Anchor Don Lemon brought on the senior legal analyst just before the bottom of the 10 pm Eastern hour to discuss Kathleen Hennessey's article in the Sunday L.A. Times, titled "Justice's wife launches 'tea party' group." The Times writer indicated that Mrs. Thomas' new organization somehow risked the partiality of the Court, as indicated in the article’s subtitle, "The nonprofit run by Virginia Thomas, wife of Supreme Court Justice Clarence Thomas, is likely to test notions of political impartiality for the court." She continued later that "the move by Virginia Thomas, 52, into the front lines of politics stands in marked contrast to the rarefied culture of the nation's highest court, which normally prizes the appearance of nonpartisanship and a distance from the fisticuffs of the politics of the day."
The Media Institute, a Washington-based non-profit, has called on Keith Olbermann to apologize for comparing one of its Jewish staff members to a Nazi collaborator.
During a January 21 screed regarding the controversial Supreme Court decision Citizens United v. Federal Election Commission -- in which the Supreme Court granted all companies the same rights as MSNBC's parent company GE -- Olbermann called the Media Institute's Floyd Abrams, a Jew, "the Quisling of freedom of speech in this country."
Vidkun Quisling, for those who don't know, was a Norwegian Nazi collaborator who aided in the Third Reich's conquest of his country by disclosing vital defense information to the Nazis. If Benedict Arnold had been complicit in genocide, we might consider Quisling his Norwegian equivalent.
The New York Times published a scathing editorial Sunday condemning Americans who have the audacity to request that attorneys who represented terrorists not set national legal policy. The Times smeared them and their elected representatives as McCarthyites, and criticized them for noting that colossal conflict of interest.
"It is not the first time that the right has tried to distract Americans from the real issues surrounding detention policy by attacking lawyers," the Times states of controversy over Attorney General Eric Holder's reluctance to inform Congress who in the Justice Department has represented alleged terrorists, and in what capacity are they now serving.
But the left has done just that -- use nominees' records as means to block their appointments -- and the Times hasn't complained. So why the sudden outrage? Well, the paper's liberal editorial board doesn't mind when the left attacks. But when conservatives demand answers, they are evil McCarthyites on a political witch hunt.
Someone submit the Morning Joe java to Henry Waxman for analysis. There seems to be something in it causing top Dems to experience serious delusions . . .
On today's show, HHS Secretary Kathleen Sebelius claimed that the people of her home state of Kansas are "wildly supportive" of the substance of ObamaCare. Unfortunately, suggested Sebelius, they're just too ignorant to know what's in the blessed bill.
Later, DNC Chairman Tim Kaine didn't deny that the Obama admin had engaged in two sleazy patronage deals, involving Joe Sestak and Scott Matheson. Instead, the DNC Chairman laughed off the cynical, and possibly illegal, arrangements. "Life is life," smirked Kaine.
To Morning Joe's credit, the patronage deals and the Charlie Rangel situation were discussed throughout the show. The withdrawal of Dem Rep. Eric Massa from his re-election race, amidst allegations he sexually harrassed a male staffer, was also discussed, though not raised with Kaine. Would an RNC Chairman appearing on the show the day after the Mark Foley affair erupted have gotten a similar pass?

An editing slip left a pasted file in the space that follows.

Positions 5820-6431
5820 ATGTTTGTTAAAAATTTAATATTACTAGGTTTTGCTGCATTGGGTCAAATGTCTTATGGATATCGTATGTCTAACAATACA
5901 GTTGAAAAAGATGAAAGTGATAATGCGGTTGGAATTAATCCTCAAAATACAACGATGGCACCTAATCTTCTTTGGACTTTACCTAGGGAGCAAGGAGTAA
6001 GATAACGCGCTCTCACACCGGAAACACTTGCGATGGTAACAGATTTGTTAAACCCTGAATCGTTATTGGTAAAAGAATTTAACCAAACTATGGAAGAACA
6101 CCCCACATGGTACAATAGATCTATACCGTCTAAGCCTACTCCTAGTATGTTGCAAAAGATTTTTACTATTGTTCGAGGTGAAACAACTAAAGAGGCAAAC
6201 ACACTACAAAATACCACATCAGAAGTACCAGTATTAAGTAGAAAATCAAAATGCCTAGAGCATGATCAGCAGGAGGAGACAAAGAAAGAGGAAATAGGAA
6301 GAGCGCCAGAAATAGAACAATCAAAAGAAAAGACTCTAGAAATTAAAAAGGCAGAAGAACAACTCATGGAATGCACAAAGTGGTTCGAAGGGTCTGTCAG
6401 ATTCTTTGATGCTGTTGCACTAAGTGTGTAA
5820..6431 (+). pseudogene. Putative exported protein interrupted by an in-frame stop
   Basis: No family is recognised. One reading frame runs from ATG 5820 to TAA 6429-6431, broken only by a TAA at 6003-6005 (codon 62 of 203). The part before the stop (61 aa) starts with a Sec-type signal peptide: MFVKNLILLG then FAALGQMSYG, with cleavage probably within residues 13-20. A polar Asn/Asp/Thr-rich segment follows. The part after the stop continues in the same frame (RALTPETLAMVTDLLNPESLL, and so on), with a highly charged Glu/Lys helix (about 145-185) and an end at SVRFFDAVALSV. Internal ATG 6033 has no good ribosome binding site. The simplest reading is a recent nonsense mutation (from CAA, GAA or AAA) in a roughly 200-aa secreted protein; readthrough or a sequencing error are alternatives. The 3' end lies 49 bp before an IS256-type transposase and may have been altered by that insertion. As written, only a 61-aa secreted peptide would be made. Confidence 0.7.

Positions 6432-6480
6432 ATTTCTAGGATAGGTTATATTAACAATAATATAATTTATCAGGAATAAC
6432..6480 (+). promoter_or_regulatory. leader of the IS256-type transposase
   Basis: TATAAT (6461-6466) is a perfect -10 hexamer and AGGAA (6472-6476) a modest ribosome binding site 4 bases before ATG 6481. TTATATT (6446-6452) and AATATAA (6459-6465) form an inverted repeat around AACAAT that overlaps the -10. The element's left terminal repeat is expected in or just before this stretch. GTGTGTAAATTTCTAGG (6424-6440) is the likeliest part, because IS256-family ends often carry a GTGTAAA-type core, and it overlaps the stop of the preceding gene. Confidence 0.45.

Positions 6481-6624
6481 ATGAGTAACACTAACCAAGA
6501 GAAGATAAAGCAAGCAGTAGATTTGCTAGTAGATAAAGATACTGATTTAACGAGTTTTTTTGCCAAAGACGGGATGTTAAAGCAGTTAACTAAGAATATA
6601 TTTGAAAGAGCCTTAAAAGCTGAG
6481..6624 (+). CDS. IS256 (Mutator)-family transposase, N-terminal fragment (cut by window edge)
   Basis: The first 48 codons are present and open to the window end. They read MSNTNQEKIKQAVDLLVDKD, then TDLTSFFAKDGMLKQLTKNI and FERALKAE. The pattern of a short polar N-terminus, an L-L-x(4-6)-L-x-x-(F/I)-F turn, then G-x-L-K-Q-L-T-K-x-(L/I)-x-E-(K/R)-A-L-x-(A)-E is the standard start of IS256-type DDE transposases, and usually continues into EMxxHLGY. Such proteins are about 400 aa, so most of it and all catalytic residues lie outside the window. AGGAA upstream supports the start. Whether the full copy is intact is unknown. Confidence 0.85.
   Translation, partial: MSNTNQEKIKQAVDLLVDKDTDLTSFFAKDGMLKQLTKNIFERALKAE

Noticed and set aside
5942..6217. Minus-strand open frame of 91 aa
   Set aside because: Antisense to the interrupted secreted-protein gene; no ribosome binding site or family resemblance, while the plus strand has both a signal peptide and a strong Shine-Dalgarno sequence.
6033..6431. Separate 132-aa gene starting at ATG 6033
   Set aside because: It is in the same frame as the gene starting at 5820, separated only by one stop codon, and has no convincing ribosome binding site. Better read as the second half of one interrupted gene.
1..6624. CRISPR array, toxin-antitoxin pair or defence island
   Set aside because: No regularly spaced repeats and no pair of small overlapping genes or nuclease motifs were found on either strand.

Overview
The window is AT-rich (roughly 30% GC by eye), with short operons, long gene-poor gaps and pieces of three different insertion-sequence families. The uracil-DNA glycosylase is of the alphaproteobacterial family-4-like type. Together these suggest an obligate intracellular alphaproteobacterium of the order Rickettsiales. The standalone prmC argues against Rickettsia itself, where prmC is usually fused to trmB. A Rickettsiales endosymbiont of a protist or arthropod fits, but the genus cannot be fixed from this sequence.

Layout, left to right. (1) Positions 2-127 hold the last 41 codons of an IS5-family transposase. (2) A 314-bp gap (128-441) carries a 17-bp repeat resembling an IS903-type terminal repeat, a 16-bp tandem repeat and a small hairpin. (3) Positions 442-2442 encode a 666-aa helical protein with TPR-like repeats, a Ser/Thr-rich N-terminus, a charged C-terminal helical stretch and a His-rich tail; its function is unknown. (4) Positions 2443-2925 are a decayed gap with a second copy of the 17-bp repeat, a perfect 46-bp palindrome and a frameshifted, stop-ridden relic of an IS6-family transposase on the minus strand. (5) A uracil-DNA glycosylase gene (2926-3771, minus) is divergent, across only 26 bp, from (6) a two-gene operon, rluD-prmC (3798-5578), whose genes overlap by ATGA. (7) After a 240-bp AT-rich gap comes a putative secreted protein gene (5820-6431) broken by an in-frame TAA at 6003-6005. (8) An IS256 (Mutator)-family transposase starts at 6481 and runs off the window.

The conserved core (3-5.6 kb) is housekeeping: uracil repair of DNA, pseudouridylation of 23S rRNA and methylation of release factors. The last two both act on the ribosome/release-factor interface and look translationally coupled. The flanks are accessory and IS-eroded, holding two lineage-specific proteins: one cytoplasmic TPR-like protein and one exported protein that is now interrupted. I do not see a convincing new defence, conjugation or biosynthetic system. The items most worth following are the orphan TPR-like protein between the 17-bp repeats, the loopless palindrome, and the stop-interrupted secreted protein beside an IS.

"I pray God when the Democrats take back control we don’t make the kind of naked power grab you are doing." - Joe Biden, 2005
Few Americans would be shocked to hear that members of Congress are not always consistent, and occasionally outright hypocritical. Very often, however, the liberal media attempts to downplay Democratic double standards and highlight Republican ones.
Each recent change in the congressional majority, it seems has brought calls from the newly dominant party for an end to the filibuster. This Democratic majority is no different.
When noting rhetorical inconsistencies, however, the mainstream media has jumped at the chance to note that Republicans, now using the filibuster as a potential means to block Democratic health care legislation, were ardent advocates of majoritarianism in the Senate only a few years ago (as demonstrated in the video below the fold).
It's hardly news that black conservatives are reviled among much of the left. There seems to be a sense among much of the liberal media that they have betrayed their own interests through their conservative principles.
Few, however, would have the (dare I say it) audacity to lump prominent and accomplished African American political figures in with oppressive genocidal dictators and serial killers.
But TheRoot.com, a blog owned by the Washington Post, seems to have no qualms about doing so, as evidenced in its list of 21 "Black Folks We'd Like To Remove From Black History". Among the names are Supreme Court Justice Clarence Thomas and Republican Party Chairman Michael Steele.
Also included on the list: murderous Ugandan military dictator Idi Amin, the notorious "DC Sniper" John Allen Muhammad, Zimbabwean kleptocrat Robert Mugabe and the ruthless father-and-son Haitian dictators "Papa Doc" and "Baby Doc" Duvalier.
Update - 7:15 PM | Lachlan Markay: The questions from the poll phrase the issue in similarly misleading language. Details below.